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Licensing laws could see Russian fragrance prices double

By Louise Prance , 16-Oct-2006

Fragrance prices look set to double in Russia due to a backlash from licensing laws introduced in July regarding the percentage of alcohol contained in fragrances and other household goods.

As of July any firm dealing with products that have an alcohol content of over 1.5 per cent are required to buy a fresh license and conform to new hygiene laws, whilst also using special computer software to monitor the goods.

The law was introduced in order to protect the health of Russians and to protect the drinks industry from illegal imports.

According to the Association of Perfumery, Cosmetics and Household Chemicals Manufacturers, the production and import of cosmetics containing alcohol has dropped 76 per cent in July and August, as an effect of the new law.

It has caused chaos for the manufacturing of beauty products that use significant amounts of alcohol, such as perfumes, aftershave, hair-gels and sprays. It has also affected items such as cleaning liquids.

Cosmetic beauty insiders are warning that the licensing law will further affect the production of fragrances, thus increasing the risk of a shortage of many beauty products, and also inflating the retail price of the products.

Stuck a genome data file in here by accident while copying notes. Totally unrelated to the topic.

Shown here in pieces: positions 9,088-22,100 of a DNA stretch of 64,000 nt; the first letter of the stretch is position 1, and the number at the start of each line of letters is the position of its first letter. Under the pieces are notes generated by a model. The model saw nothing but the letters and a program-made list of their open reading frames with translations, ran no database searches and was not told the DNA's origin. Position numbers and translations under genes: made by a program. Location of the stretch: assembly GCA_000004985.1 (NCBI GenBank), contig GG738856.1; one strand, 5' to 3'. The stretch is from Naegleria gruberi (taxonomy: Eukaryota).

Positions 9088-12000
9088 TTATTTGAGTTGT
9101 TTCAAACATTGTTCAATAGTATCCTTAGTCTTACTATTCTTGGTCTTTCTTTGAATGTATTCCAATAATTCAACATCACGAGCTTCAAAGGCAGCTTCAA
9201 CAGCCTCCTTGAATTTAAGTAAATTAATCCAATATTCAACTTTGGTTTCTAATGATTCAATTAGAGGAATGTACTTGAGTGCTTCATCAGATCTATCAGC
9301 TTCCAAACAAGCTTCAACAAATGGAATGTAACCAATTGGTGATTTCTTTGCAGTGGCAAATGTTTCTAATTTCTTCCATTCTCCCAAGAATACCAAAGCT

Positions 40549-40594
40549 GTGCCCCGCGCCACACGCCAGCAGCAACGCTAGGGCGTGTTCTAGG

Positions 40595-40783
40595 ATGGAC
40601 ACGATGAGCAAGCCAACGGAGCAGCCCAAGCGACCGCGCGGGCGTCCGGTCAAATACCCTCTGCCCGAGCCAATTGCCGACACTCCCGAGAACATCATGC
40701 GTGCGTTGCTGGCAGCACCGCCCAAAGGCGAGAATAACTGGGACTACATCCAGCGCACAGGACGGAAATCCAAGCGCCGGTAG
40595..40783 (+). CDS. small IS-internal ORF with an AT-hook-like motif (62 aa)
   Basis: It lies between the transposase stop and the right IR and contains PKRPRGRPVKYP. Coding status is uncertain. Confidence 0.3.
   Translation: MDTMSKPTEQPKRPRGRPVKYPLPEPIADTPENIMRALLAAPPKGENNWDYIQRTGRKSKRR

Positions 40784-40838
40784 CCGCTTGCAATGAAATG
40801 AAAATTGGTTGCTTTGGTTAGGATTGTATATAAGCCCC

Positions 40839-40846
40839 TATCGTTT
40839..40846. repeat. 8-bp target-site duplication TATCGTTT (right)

Sergei Bolshakov, managing director of the Association of Perfumery, Cosmetics and Household Chemicals Manfacturers, said: 'We expect prices to double by the end of this year'.

He also stated that of the major producers and importers of cosmetics, just 22, less than half of the companies in the industry had obtained the license by September 1.

Many western companies have previously achieved a sales surge by marketing their products in Russia, however, some are now complaining that the new process is too complicated and not worth the time and effort that would be put into adhering to the license.

Proctor and Gamble's (P&G) external communicator in chief in Russia, Konstantin Dubinin, told Reuters News Agency that: 'the business decision at the moment is not to apply for one (an alcohol license)'.

He went on to say that alcohol based goods make up less than 10 per cent of P&G's $1 billion annual sales in Russia.

However, many firms in the Russian cosmetics market are feeling the brunt of the restriction. At the start of the year there were 3,500 firms distributing perfumes and cosmetics around Russia, now there are only 187.

Sergei Mesterchuk, head of the perfume department of Tsum department store in Moscow said that it is out of stock for many niche brand cosmetics, as it does not have a license.

Many larger department stores anticipated the problem, and resolved it by ordering in bulk from cosmetic companies, with the companies stating that they had foreseen the issue of obtaining a license.

The smaller shops, however, are expected to run out of stock sooner rather later, because they do not having the budget or storage space to order in bulk.

There is also a worry that the shortage of genuine perfumes will accelerate the counterfeit industry around the impending holiday period, a vital time for the fragrance industry.

Yelena Aleksakhina, a spokeswoman for the Perfumery and Cosmetics Association, said that budget cosmetic prices would soar by 90 per cent compared to the same holiday period as last year.

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